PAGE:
Loan Servicing

A loan servicing company is responsible for the day-to-day management of your mortgage. This includes collecting and crediting your monthly loan payments and managing your escrow account.

Homebuyers are often surprised to learn that the lender they so carefully selected when taking out a mortgage may sell the rights to service their loan to another company. They may also sell the loan itself. If you have questions or problems with your account, you must work with the loan servicing company, not the (new or original) lender.

Because companies may sell loans and/or servicing rights multiple times, you may find yourself working with and sending payments to several different servicers during the life of the loan. Your lender must provide you with a loan ownership transfer notice if it sells your mortgage. The loan servicing company must send contact and payment information to you within 15 days of the effective date of transfer.

Not all lenders sell their loans. Many credit unions, including Navy Federal, service their loans for life. This gives you consistency in payments and provides a reliable point of contact whenever you have questions or issues.

Before you sign your mortgage documents, you should check to see whether the lender typically sells their loans. The lender must disclose this on the mortgage documents. Regardless of how often your loan servicer changes, the terms of your loan won’t vary from the original agreement you have with your lender.  

Not all lenders sell their loans. Many credit unions, including Navy Federal, service their loans for life.

Missed Payments

Lenders typically report late payments to credit bureaus when you’re 30 days past due on a payment. Being late for any payment—mortgage, car loan, student loan or credit card—can negatively affect your credit score. If circumstances arise that make it difficult for you to keep up with your mortgage payments, you should reach out to your lender or loan servicing company. There are a variety of programs that may be available to help you resolve your delinquency. The right option for you depends on your individual situation and whether the issues affecting your inability to make timely mortgage payments are temporary or long term.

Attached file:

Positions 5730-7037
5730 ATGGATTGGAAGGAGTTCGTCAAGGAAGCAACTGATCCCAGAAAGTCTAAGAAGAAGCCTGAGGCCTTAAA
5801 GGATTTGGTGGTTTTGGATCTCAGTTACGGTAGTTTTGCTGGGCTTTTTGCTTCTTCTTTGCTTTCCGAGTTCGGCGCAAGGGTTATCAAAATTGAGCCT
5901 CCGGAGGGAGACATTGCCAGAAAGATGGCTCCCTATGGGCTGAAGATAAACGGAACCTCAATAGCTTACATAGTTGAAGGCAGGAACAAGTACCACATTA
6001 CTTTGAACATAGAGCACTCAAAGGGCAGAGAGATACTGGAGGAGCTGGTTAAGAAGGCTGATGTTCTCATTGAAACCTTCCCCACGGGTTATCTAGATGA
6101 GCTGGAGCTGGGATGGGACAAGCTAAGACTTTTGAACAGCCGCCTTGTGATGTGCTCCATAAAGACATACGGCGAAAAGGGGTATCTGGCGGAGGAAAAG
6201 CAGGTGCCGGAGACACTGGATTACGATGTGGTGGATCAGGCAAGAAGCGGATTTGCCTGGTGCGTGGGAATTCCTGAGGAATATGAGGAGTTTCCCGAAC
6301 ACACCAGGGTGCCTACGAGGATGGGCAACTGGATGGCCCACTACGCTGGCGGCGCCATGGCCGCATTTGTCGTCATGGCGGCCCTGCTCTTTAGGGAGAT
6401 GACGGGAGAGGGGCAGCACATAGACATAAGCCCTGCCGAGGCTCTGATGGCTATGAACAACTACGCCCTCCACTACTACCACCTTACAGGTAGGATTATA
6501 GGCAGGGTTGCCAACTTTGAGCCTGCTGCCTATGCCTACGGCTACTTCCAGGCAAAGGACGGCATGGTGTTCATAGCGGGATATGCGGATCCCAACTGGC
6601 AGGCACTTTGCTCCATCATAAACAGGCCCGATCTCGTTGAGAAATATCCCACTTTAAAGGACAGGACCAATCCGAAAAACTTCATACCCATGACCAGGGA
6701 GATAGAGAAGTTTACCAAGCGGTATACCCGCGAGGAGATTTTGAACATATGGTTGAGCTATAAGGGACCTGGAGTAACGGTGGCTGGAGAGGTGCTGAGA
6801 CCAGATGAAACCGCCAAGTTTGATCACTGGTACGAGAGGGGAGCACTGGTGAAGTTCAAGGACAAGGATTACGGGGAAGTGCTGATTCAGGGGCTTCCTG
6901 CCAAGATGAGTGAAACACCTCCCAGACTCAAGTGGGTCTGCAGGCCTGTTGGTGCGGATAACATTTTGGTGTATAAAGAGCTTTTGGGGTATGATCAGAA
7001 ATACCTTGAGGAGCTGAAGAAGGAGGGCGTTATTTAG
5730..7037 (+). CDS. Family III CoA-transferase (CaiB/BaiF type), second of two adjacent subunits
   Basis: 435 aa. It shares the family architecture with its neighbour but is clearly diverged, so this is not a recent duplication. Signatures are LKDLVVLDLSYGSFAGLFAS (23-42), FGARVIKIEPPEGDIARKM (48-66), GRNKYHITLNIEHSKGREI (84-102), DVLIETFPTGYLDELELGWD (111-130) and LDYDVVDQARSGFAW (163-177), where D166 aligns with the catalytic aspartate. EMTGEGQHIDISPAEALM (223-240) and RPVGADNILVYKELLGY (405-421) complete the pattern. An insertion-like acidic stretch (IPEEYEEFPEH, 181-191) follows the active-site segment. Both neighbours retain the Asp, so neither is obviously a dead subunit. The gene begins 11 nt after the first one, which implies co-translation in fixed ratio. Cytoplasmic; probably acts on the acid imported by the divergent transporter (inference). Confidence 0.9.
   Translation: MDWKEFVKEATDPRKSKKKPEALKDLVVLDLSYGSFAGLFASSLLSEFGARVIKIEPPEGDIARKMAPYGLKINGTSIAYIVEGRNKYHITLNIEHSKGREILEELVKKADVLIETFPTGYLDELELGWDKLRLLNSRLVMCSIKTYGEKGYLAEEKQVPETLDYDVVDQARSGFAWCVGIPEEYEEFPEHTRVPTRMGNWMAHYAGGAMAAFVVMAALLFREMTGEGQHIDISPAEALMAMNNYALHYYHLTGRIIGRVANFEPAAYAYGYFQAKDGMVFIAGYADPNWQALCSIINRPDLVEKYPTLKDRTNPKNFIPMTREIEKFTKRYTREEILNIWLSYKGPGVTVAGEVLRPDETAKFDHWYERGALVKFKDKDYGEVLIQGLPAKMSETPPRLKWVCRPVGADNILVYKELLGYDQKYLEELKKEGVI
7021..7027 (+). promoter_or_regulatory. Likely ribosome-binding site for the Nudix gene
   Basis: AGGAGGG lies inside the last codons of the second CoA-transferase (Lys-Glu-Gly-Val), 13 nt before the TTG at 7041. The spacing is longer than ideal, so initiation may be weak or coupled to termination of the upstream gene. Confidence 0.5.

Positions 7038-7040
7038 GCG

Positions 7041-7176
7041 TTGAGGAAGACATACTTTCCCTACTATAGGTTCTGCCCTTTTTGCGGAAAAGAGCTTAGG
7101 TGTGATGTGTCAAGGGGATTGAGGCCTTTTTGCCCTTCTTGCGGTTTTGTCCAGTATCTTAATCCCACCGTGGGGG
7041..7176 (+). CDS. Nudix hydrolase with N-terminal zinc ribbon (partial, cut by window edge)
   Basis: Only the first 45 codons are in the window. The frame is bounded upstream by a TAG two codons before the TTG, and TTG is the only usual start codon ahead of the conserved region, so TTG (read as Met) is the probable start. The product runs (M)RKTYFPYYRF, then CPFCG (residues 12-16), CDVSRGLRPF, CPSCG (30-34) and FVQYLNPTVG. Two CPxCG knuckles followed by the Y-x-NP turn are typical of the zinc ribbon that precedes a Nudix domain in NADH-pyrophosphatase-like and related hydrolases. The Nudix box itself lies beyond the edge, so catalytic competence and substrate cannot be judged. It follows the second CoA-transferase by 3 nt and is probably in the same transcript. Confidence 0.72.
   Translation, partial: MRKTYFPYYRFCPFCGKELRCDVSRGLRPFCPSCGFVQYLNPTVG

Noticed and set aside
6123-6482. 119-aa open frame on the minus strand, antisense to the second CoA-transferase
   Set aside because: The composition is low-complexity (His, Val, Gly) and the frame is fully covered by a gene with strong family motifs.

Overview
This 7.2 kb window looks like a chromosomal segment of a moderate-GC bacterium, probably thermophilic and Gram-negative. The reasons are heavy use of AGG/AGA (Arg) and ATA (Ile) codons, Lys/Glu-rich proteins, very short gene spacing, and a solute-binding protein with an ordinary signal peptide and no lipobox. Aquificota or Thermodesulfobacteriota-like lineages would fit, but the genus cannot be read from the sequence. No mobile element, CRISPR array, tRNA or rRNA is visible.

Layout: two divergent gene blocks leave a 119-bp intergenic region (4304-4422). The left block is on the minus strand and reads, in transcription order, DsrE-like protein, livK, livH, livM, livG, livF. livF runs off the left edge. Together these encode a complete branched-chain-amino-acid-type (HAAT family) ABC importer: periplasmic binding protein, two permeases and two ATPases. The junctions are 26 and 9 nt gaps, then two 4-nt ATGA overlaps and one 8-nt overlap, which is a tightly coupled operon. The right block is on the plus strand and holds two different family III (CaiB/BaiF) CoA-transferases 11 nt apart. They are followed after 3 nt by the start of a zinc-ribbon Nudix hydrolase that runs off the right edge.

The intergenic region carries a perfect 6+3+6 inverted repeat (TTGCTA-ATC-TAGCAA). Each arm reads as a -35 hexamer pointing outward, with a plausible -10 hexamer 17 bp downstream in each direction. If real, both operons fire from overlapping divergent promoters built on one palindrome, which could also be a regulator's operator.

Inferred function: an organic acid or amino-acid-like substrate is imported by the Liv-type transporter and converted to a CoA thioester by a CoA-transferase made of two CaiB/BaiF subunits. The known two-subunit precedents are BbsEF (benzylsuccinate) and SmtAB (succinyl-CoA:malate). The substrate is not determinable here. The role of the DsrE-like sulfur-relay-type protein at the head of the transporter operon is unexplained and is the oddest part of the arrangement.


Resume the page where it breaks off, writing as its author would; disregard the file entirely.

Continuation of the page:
Automatic Payments

A smart way to make sure you never miss a payment and aren’t late paying your mortgage is to set up monthly automatic payments. There are several ways to do this. You can schedule a recurring electronic debit by providing your lender with your bank routing and account information or your debit card information, and your lender will withdraw the funds monthly from your checking account. You may be able to provide your lender with a credit card, so you can charge your monthly payments to your card while simultaneously accumulating cash back, travel and other perks. Or, you can set up a recurring payment to your lender through the online bill pay service your bank or credit union offers.

You can make payments before they’re due or pay more than the amount due each month. To pay off your loan faster, make sure your lender knows the extra funds shouldn’t be applied to future payments. You can cancel automatic payments or change the payment amount or payment date by contacting your lender or editing your scheduled bill payment request online.

When you set up automatic payments, it’s important to make sure you have the funds in your account each month to cover the withdrawal on the payment date. Otherwise, you could overdraw your account and incur overdraft and late payment fees. If you’re paying with your credit card, make sure you pay off your balance each month to avoid interest charges on top of the interest you’re paying on your loan.

Additional Principal Payments

When you make extra payments toward your loan principal, more of your future payments can be directed toward principal—saving you money and helping you pay off the loan faster.

To do this, you may need to specify to your lender that you want the additional funds to go toward the principal. Otherwise, the lender will apply the funds to future interest payments, which won’t lower your loan principal. Make sure the additional funds go toward principal by talking with your lender about the best way to make a principal payment.

You may have to follow up with the lender each month to make sure they apply the extra payment to the loan principal. Unfortunately, not all lenders allow principal-only payments.

Use this loan payoff calculator to determine how much money you can save by paying more toward the loan principal.

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